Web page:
• Staff had a good understanding of how to support patients with mental health needs and dementia.
  • The practice promoted the use of counselling services and cognitive behaviour therapies for patients.

People whose circumstances may make them vulnerable


Updated 3 March 2016

The practice is rated as good for the care of people whose circumstances may make them vulnerable.

  • All these patients had a named GP.
  • It offered longer appointments for patients with a learning disability.
  • The practice regularly worked with multi-disciplinary teams in the case management of vulnerable patients.
  • It had told vulnerable patients about how to access various support groups and voluntary organisations.
  • Staff knew how to recognise signs of abuse in vulnerable adults and children. Staff were aware of their responsibilities regarding information sharing, documentation of safeguarding concerns and how to contact relevant agencies in normal working hours and out of hours.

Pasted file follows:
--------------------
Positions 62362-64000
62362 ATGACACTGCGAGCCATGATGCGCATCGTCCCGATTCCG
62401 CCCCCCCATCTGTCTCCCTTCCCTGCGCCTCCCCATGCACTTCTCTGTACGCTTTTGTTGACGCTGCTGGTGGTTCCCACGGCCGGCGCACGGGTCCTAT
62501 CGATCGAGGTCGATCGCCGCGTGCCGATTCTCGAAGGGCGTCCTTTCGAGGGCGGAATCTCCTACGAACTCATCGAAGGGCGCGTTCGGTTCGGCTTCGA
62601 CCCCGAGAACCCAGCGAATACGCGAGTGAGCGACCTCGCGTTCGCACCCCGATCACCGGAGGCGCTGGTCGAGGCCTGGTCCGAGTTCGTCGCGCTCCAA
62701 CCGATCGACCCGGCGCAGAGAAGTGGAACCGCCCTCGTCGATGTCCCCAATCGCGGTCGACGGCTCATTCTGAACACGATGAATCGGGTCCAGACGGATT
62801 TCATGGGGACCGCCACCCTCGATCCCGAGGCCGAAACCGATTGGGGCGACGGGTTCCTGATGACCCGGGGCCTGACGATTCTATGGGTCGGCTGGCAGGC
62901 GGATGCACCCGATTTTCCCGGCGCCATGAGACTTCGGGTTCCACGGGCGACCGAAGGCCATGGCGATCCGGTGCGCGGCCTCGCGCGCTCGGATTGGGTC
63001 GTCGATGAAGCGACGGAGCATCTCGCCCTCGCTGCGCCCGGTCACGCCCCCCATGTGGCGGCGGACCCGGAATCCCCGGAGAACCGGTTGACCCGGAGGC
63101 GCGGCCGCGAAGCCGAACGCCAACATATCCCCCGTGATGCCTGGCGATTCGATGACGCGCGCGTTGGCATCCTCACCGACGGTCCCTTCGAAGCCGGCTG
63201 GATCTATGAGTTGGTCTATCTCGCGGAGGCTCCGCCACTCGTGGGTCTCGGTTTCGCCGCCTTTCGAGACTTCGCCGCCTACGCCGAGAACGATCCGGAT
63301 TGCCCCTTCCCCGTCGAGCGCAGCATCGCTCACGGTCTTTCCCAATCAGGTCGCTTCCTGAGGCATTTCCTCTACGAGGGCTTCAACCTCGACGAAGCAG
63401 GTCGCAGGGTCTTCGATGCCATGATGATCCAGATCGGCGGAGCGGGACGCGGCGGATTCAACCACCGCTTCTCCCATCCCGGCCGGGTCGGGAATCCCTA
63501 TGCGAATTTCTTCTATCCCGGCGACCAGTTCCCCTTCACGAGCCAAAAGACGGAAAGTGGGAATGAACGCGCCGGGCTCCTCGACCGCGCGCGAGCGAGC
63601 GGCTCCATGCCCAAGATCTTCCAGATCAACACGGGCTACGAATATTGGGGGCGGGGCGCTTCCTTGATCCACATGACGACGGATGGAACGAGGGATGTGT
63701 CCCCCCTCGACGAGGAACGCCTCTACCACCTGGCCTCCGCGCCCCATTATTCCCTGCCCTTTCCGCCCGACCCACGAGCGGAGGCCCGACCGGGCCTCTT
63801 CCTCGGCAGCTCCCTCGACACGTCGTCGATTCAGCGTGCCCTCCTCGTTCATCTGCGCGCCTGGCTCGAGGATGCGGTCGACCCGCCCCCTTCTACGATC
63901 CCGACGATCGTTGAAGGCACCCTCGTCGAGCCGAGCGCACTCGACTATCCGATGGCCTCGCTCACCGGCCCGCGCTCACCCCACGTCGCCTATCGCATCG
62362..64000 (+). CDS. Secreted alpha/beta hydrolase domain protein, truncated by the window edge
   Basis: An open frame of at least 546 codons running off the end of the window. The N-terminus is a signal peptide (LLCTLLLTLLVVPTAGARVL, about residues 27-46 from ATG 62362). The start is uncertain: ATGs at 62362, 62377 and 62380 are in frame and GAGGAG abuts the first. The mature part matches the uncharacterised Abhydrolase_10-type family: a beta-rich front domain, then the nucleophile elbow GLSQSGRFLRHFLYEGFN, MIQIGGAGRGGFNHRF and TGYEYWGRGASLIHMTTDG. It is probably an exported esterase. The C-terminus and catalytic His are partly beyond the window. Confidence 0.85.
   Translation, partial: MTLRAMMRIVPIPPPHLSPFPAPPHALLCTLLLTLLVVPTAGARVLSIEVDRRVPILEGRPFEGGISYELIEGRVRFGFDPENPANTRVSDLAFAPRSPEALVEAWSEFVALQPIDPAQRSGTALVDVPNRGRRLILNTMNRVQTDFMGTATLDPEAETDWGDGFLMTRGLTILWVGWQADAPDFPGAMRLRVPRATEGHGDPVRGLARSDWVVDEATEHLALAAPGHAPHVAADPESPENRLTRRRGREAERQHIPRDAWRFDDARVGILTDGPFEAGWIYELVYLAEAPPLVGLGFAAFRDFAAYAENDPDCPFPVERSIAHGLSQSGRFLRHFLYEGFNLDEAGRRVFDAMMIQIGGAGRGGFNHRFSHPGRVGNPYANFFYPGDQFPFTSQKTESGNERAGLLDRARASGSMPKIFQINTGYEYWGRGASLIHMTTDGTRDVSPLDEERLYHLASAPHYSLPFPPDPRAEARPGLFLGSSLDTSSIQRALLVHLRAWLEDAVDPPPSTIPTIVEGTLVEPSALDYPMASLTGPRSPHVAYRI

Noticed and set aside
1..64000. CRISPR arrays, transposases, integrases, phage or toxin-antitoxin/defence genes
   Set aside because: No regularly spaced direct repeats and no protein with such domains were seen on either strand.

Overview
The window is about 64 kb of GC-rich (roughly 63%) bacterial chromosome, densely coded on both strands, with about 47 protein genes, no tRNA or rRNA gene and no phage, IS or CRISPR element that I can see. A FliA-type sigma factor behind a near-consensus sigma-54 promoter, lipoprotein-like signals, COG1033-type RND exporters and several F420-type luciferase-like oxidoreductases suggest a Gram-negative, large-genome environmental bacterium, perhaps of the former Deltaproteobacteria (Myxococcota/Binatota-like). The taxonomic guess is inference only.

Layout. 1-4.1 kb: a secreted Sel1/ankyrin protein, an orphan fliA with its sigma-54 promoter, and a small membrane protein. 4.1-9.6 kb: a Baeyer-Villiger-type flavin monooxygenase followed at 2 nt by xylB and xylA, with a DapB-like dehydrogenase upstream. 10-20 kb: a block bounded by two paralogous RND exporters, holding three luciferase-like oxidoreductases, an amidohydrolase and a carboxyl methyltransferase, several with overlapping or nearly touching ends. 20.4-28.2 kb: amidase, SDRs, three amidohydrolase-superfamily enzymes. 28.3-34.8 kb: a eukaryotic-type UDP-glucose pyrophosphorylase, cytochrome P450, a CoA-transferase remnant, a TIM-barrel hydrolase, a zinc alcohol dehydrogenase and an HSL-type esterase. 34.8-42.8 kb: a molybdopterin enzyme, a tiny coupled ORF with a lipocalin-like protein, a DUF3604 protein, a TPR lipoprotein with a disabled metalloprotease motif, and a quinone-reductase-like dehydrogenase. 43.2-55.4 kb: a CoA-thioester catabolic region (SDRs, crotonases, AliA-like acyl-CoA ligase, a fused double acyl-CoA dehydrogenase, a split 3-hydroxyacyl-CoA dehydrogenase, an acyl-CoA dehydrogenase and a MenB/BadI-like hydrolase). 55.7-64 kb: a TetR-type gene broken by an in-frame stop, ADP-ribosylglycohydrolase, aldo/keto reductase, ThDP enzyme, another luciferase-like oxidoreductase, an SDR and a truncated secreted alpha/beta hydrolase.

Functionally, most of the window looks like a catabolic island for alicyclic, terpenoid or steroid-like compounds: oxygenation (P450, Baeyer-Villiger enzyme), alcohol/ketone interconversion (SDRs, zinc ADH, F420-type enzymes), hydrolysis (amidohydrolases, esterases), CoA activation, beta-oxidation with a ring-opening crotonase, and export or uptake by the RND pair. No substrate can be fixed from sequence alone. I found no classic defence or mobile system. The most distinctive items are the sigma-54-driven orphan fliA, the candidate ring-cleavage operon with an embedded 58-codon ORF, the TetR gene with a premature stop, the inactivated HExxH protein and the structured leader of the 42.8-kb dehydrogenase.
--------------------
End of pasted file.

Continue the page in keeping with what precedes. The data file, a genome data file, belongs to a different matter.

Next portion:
• The practice was able to use the rapid access team and social care team, to support vulnerable patients where a need had been identified.
  • The practice participated in multidisciplinary telephone meetings with the integrated care team to improve communication between different services for patients.
  • Where appropriate information was shared with out of hours services and ambulance services to help improve patient care and safety.
  • Translation services were available for patients who did not use English as a first language. We also saw advertised a sign language service for those patients who had a hearing impairment. The practice also provided an auditory loop.
  • The practice could accommodate those patients with limited mobility or who used wheelchairs.
  • Carers and those patients who had carers were flagged on the practice computer system and were signposted to the local carers support team.